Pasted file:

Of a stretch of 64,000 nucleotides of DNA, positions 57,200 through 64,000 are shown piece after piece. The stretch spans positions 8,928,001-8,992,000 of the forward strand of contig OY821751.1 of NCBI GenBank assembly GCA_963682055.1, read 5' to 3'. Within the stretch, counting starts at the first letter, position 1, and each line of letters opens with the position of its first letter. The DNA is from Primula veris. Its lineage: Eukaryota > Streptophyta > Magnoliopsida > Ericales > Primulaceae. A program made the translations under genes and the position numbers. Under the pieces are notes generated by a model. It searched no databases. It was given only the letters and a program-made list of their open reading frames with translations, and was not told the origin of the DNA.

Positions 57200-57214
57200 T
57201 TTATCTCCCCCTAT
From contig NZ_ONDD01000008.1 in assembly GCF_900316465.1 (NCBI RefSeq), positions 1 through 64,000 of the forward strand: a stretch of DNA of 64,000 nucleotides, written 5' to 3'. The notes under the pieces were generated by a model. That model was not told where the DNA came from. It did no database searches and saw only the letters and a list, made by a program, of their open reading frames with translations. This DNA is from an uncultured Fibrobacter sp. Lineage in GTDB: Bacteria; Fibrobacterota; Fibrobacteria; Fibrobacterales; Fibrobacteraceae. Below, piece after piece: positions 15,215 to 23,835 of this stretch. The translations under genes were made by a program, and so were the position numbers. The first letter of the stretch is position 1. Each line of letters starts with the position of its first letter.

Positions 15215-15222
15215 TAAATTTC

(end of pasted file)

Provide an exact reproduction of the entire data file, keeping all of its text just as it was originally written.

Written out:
Of a stretch of 64,000 nucleotides of DNA, positions 57,200 through 64,000 are shown piece after piece. The stretch spans positions 8,928,001-8,992,000 of the forward strand of contig OY821751.1 of NCBI GenBank assembly GCA_963682055.1, read 5' to 3'. Within the stretch, counting starts at the first letter, position 1, and each line of letters opens with the position of its first letter. The DNA is from Primula veris. Its lineage: Eukaryota > Streptophyta > Magnoliopsida > Ericales > Primulaceae. A program made the translations under genes and the position numbers. Under the pieces are notes generated by a model. It searched no databases. It was given only the letters and a program-made list of their open reading frames with translations, and was not told the origin of the DNA.

Positions 57200-57214
57200 T
57201 TTATCTCCCCCTAT
From contig NZ_ONDD01000008.1 in assembly GCF_900316465.1 (NCBI RefSeq), positions 1 through 64,000 of the forward strand: a stretch of DNA of 64,000 nucleotides, written 5' to 3'. The notes under the pieces were generated by a model. That model was not told where the DNA came from. It did no database searches and saw only the letters and a list, made by a program, of their open reading frames with translations. This DNA is from an uncultured Fibrobacter sp. Lineage in GTDB: Bacteria; Fibrobacterota; Fibrobacteria; Fibrobacterales; Fibrobacteraceae. Below, piece after piece: positions 15,215 to 23,835 of this stretch. The translations under genes were made by a program, and so were the position numbers. The first letter of the stretch is position 1. Each line of letters starts with the position of its first letter.

Positions 15215-15222
15215 TAAATTTC